My engine had overheated. Oil was in the bilge. I do have an oil absorbent pad in the bilge so no oil went overboard. Still, it was messy. I knew the issues I had would require a mechanic. This was beyond my scope of understanding. I did check the oil dipstick and fortunately there was no water in my engine block. I had not blown the head gasket, I hoped!!!

In the meantime I pondered my situation. I was up the
creek with a single engine boat and no auxiliary propulsion.

I needed a solution, one that could help me get to safety if/when my main engine fails. That is when I remembered the lovely couple on M/V Manatee. In the
Manatee Moves article I learned of Ted and Sarah's solution. With modification, I believed I could utilize that  brilliant idea albeit on a smaller scale for my Seaweed.

Though Ted and Sarah live aboard a Kadey Krogen 36, on
the way to the boatyard I passed by another KK, the 42' version.

She's a KK42, and her name is Henrietta. Isn't she just the prettiest gal?


And a final picture of Henrietta out of San Diego, California:

And thus my journey to the boatyard was a bit eventful. The good was Jason and TowBoatUS towing service. One fee, once per year, and my Seaweed is safe from breakdowns. But I need more. I want to be able to self rescue.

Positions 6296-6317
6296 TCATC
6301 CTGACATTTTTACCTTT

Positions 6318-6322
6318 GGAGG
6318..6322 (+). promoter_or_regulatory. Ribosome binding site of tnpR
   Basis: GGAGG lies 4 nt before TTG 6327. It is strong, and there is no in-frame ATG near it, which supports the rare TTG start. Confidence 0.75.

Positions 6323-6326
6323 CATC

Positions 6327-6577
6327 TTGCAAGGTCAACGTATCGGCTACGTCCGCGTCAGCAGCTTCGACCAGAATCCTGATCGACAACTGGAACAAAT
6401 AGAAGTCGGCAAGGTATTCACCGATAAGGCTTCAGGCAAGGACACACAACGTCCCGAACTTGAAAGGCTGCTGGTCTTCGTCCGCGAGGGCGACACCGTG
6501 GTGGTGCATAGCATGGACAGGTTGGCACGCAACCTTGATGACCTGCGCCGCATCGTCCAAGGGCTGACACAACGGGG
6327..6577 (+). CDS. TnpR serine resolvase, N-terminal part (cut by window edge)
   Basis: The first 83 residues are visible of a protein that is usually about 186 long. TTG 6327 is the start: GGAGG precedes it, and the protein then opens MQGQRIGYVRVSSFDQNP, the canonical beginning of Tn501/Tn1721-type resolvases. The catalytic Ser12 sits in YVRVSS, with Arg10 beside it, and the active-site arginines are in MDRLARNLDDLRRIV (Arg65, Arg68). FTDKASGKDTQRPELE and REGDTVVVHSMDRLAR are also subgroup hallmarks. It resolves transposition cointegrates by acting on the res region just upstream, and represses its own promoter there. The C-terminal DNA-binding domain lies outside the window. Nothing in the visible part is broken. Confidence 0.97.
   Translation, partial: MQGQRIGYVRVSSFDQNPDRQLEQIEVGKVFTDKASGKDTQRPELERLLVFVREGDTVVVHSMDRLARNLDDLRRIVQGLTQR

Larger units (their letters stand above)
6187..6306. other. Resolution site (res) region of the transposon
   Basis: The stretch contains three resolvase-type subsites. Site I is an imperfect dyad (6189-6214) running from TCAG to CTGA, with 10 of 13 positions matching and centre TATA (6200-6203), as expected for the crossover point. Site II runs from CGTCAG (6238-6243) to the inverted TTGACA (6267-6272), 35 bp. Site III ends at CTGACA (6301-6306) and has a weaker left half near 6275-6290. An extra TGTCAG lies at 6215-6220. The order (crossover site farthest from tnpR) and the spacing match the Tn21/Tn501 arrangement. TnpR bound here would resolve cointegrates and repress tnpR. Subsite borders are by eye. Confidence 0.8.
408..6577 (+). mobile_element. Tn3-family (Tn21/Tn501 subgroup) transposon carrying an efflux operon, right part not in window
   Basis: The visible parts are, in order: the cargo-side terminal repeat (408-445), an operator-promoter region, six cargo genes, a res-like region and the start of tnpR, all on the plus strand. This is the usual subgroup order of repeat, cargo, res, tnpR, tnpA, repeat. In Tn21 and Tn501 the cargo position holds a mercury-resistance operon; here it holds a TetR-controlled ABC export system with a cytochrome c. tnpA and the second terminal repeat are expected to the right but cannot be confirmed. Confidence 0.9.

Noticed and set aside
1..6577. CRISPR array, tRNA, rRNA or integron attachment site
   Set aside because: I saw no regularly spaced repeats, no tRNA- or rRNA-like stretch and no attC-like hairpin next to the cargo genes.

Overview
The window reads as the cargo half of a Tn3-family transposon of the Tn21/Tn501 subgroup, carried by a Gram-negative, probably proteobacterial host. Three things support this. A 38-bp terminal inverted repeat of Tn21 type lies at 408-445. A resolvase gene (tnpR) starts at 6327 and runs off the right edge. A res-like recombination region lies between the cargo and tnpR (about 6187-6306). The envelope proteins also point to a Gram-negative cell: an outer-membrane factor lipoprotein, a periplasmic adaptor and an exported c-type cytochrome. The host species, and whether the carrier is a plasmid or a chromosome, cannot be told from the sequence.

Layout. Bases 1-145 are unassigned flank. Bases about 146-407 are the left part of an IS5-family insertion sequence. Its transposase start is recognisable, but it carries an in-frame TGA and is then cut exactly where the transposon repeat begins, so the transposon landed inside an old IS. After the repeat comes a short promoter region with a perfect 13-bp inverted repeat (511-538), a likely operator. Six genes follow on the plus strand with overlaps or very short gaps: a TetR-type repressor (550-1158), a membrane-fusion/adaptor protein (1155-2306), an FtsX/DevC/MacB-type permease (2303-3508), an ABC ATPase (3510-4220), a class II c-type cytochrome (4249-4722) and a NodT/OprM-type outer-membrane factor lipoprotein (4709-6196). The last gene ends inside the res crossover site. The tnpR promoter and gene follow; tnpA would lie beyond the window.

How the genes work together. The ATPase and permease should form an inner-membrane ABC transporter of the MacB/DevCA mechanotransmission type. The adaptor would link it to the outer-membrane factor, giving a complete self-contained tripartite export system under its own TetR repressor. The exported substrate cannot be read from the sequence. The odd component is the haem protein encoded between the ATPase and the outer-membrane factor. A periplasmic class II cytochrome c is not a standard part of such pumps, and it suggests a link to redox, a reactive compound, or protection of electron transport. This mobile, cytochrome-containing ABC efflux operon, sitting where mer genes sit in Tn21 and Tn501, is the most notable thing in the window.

Additionally, as I was expanding the job (one-more-thing-itis) I knew my boatyard costs were going to rise. And too, Tom the Salt Creek boatyard manager would not be able to give me an estimate until the jobs were underway. That's scary.

More shortly. I have been having computer difficulties. Argh!!! Thank you for reading.

Have you ever broken down on the way to the boatyard?
And, what was your issue?

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2020, 2023

Categories: Boats, Characters, In the Bilges, Locations, Security,

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A favorite aphorism:  If you want few problems go simple. If you require the comforts of home then you have to live with the breakdown problems. One has to decide between a boat that you live on or a house on the water that can be moved. Each has its pros and cons. Richard Packard.